Nearly two months after Obamacare’s first open enrollment closed, we finally have a clearer picture of what people are paying for the policies they bought on the federal health insurance exchange.
Monthly premiums for silver plans – the standard insurance policy sold on the exchanges – cost an average of $345 a month this year for people who did not qualify for subsidies, a new analysis from the administration shows.
However, for the overwhelming majority of Obamacare enrollees (87 percent) who did qualify for financial assistance, the average monthly premium on the silver plan costs about $69.
That’s an average tax credit of about $276 a month, or $3,312 a year.
The administration’s report broke down the average monthly premium for each of the four plans offered on the federal marketplace – before and after tax credits. It also detailed the percentage of enrollees selecting each plan, with or without tax credits. Data was not available for the state exchanges, which make up about one third of the total 8 million enrollees.
The report said 69 percent of individuals who qualified for subsidies are paying an average monthly premium of $100 or less. Premiums, of course, vary widely from region to region depending on the share of competition in each market.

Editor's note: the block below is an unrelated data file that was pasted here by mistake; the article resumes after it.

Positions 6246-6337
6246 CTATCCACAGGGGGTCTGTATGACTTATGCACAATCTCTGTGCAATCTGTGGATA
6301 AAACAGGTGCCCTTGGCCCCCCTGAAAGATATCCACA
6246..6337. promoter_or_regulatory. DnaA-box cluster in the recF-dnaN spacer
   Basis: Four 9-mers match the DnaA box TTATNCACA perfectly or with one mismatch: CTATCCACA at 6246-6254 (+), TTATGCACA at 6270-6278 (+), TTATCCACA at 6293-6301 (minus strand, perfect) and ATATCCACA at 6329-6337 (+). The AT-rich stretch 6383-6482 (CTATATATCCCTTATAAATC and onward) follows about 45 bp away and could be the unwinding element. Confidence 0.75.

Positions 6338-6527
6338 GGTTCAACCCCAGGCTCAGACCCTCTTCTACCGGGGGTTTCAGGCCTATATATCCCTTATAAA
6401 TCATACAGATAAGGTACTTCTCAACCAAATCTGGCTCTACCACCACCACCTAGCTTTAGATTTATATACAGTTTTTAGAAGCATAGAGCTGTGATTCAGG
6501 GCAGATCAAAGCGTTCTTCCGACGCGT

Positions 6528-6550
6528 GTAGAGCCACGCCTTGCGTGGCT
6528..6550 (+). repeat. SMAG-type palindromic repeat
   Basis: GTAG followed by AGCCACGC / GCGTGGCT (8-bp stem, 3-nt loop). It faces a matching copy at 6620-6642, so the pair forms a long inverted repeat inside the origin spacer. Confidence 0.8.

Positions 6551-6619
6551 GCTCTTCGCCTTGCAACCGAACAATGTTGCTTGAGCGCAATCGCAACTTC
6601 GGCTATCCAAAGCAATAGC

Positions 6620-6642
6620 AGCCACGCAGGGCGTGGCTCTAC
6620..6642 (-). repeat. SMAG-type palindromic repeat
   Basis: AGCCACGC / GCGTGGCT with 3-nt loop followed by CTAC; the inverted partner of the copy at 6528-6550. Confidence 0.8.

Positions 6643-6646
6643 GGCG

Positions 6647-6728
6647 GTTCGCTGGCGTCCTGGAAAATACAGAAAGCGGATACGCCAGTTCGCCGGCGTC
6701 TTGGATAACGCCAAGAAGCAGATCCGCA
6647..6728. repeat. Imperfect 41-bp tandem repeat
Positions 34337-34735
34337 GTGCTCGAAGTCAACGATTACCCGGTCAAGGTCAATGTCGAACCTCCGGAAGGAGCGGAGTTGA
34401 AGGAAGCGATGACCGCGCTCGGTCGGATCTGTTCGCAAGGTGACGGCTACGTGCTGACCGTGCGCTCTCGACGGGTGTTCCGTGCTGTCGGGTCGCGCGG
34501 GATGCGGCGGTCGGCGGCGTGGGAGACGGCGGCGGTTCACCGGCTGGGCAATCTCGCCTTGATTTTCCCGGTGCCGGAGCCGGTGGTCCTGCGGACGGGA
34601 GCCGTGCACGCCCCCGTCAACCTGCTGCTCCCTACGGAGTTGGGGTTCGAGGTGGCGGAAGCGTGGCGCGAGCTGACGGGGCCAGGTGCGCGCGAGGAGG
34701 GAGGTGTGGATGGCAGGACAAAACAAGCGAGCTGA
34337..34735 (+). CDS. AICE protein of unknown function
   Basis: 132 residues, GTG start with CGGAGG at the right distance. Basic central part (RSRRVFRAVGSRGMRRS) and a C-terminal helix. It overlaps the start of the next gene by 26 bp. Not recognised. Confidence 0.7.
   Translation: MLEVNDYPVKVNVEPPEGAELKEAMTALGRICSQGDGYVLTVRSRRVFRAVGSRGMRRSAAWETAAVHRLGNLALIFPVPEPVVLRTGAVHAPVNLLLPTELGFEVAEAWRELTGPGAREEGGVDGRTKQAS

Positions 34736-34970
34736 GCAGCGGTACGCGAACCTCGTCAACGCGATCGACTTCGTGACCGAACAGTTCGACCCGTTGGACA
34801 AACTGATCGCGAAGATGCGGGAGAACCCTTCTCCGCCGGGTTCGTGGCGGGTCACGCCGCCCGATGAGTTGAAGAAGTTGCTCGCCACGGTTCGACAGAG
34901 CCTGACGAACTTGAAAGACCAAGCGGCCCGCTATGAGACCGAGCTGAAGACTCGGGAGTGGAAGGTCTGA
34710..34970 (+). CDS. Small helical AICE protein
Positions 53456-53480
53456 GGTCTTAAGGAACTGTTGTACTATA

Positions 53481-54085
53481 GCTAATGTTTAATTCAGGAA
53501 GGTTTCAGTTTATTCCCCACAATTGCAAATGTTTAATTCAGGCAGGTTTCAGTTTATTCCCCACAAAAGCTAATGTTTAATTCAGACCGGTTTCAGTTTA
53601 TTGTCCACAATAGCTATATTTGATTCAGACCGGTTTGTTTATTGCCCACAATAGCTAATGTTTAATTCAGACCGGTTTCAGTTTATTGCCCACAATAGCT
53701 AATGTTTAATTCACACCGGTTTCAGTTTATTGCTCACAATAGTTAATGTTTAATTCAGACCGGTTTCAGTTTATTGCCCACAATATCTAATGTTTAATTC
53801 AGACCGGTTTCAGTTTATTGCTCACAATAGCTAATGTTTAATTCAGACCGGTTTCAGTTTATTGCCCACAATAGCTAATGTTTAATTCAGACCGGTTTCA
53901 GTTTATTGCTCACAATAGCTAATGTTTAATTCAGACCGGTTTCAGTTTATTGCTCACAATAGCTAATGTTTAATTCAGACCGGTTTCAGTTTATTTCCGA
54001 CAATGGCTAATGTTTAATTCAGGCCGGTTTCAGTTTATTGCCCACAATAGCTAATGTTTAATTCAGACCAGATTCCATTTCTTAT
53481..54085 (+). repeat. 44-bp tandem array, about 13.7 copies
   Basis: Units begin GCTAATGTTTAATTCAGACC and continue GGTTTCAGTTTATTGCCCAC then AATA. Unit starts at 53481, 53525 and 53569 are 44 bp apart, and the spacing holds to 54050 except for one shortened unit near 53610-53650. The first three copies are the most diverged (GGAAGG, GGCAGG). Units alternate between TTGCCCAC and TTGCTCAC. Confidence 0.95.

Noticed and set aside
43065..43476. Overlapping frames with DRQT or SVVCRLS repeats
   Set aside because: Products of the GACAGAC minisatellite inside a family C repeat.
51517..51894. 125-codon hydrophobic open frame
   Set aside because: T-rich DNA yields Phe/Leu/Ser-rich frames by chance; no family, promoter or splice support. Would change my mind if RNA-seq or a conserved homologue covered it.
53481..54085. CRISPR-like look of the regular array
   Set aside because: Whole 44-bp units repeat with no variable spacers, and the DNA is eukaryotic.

Average premiums in New Hampshire, where only one insurer controls the region, were $390 before subsidies, well above the national average.
“If more insurers come into the marketplace in future years, it seems likely not only that consumers will have a greater choice of plans, but also that the benchmark plan (second-lowest cost silver plan) will become even more affordable,” the report said.
So far, in every state where data is available, more insurers will be participating in the exchanges next year, which will likely stabilize the price of premiums.
Under the law, subsidies are available with incomes ranging from one to four times the federal poverty level – or $11,490 to $45,960 for an individual and $23,550 to $94,200 for a family of four. They are determined by an individual’s annual income as listed on their applications—otherwise known as an honor system.
So far this year the federal government has paid out $4.7 billion in subsidies. The Congressional Budget Office and the Joint Committee on Taxation currently estimate that the ACA’s insurance provisions will cost just under 41.1 trillion over 10 years.
It could likely climb higher, since a significant number of this year’s subsidies have apparently been incorrectly doled out to more than two million Americans. Earlier this week The New York Times reported that the administration is in the process of contacting hundreds of thousands of people to verify their eligibility for the tax credits they are currently using to subsidize their health coverage.
This could mean that a significant number of enrollees could lose their subsidies – or maybe even their coverage.
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